Now Sir Nick Clegg, formerly deputy prime minister and leader of the LibDems pronounced that English nationalism would lead to the break-up of the Union. His comments came in an interview with the New Statesman: "It seems to me that the clock is now ticking for the end of the Union of the United Kingdom". He went on to say that the Conservative Party is becoming a divisive, right -ing English Nationalist Party in view of its Brexit obsession.

However it was a joy to hear from Brussels how truly European Scotland is from the maiden speech of one of Scotland's new MEPs in the European Parliament. Christian Allard, a French citizen and a former member of the Scottish Parliament introduced himself as "100 per cent Scottish, 100 per cent French and 100 per cent European". He further went on to extol the international virtues of freedom of movement for people and goods and the sharing of common values; none of which has been reported in much of the Unionist press.

Grant Frazer, Newtonmore.

IAN Lakin (Letters, July 19) is very critical of Iain Macwhirter, accusing him of doing a “character assassination” of Boris Johnston which was unnecessary, Mr Johnston managing that by himself.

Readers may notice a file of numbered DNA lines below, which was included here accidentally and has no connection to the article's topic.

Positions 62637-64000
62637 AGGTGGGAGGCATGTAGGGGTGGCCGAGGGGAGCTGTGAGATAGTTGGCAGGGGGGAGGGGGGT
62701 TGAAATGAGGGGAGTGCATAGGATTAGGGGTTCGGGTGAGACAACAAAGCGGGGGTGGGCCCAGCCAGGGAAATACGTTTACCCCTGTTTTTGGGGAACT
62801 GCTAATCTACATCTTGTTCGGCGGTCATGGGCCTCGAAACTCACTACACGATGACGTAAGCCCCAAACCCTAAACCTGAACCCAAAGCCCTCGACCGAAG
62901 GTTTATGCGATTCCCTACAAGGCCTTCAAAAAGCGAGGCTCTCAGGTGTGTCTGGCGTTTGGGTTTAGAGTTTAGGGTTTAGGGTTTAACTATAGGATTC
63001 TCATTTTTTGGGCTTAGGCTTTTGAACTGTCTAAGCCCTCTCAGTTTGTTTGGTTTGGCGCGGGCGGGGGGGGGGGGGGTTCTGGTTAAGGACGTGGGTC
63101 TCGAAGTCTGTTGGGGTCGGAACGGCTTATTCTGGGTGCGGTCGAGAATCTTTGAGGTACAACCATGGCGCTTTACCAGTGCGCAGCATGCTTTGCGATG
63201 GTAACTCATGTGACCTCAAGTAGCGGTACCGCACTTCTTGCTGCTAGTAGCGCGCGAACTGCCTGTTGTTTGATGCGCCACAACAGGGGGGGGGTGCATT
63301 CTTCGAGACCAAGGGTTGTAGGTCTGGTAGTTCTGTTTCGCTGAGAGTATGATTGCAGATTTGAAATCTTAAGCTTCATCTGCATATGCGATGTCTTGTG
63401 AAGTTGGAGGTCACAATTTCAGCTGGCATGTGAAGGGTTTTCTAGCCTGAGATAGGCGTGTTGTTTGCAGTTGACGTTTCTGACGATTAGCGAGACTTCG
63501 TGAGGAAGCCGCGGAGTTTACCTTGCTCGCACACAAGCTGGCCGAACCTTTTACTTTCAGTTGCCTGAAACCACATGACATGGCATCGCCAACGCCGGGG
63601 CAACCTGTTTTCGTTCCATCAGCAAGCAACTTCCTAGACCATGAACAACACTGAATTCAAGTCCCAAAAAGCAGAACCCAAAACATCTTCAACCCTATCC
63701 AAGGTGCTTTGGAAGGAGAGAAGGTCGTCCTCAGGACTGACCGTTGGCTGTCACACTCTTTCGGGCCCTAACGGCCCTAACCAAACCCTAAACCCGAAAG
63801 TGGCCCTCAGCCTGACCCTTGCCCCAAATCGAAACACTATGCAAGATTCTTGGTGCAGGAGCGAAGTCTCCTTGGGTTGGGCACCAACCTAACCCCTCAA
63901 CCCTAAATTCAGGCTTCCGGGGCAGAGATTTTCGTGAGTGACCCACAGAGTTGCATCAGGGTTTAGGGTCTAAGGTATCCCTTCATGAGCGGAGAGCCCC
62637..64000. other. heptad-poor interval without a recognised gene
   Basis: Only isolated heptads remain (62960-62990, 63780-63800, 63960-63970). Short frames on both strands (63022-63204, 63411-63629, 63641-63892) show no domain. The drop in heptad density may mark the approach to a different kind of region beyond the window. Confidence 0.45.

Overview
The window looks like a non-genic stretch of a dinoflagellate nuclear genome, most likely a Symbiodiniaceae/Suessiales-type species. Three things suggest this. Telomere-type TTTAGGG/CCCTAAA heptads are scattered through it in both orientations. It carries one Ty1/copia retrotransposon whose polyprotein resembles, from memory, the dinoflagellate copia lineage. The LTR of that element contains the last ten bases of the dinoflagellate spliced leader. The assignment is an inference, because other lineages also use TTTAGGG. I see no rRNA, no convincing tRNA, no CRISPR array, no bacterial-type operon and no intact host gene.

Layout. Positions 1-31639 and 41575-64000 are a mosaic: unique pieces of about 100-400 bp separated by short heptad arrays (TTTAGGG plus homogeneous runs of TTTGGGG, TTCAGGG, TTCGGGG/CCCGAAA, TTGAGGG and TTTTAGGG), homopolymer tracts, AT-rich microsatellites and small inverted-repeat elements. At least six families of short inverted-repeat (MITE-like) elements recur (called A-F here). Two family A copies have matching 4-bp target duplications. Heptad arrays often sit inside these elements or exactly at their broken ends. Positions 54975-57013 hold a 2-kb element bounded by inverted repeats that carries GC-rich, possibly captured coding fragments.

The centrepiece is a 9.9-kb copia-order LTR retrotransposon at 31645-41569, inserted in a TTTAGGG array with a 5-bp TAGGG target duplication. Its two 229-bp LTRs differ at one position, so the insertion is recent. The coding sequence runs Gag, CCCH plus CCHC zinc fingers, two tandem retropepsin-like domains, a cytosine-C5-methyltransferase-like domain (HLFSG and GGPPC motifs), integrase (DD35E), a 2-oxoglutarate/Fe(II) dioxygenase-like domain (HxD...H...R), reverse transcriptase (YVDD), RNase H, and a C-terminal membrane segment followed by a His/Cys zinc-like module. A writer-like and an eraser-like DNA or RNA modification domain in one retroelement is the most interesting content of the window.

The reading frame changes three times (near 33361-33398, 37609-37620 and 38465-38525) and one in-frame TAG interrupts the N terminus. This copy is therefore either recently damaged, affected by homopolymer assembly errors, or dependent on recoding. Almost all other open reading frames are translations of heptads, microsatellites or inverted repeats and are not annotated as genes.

The wonderful trade deal Mr Lakin refers to with the US will definitely be wonderful for the US; as far as Mr Trump is concerned he dictates a “good” deal that suits the US, but not necessarily the UK.

Mr Lakin then gives a glowing report on an article by Andy Maciver ("Don't panic, there's hope for the Union in Johnson as PM", the Herald, July 18)which was much more nuanced; as Mr Maciver is a former spokesman for the Scottish Conservatives I would expect no less. This is not a criticism of Mr Maciver.

Jim Lynch, Edinburgh EH12.

IT is a little incongruous to see some rushing to claim the moral high ground as they condemn the latest outrageous statements from one contentious political leader, whilst ignoring their own contributions to corrosive public debate. Perhaps attempting to divide the people of Scotland with a daily diet of anti-UK sentiment has become so ingrained amongst the SNP leadership that they now view it as acceptable, but hopefully the majority of us still recognise the dispiriting narrative of identity politics for what it is.

Keith Howell, West Linton.

AS Theresa May heads out of the Downing Street bunker for the last time it remains a great and mighty wonder how someone so inept, unsuited and ill at ease, so devoid of authority, charisma or capacity, could remain there for so long.

What is truly alarming is her successor is likely to be worse. Boris Johnson may communicate better with a certain kind of Brit but his chutzpah isn't a strategy. He was a disaster as foreign secretary and to the international community he's a buffoon.

He hasn't a clue how to cut a deal nor how to proceed if none appears. It seems that the Tory rump believes what we need in this crisis is Bertie Wooster. Trapped in the afterglow of the Second World War they think the EU owes us something – no chance.

Rev Dr John Cameron, St Andrews.

Read more: Letters: Brown’s bid to save the Union is doomed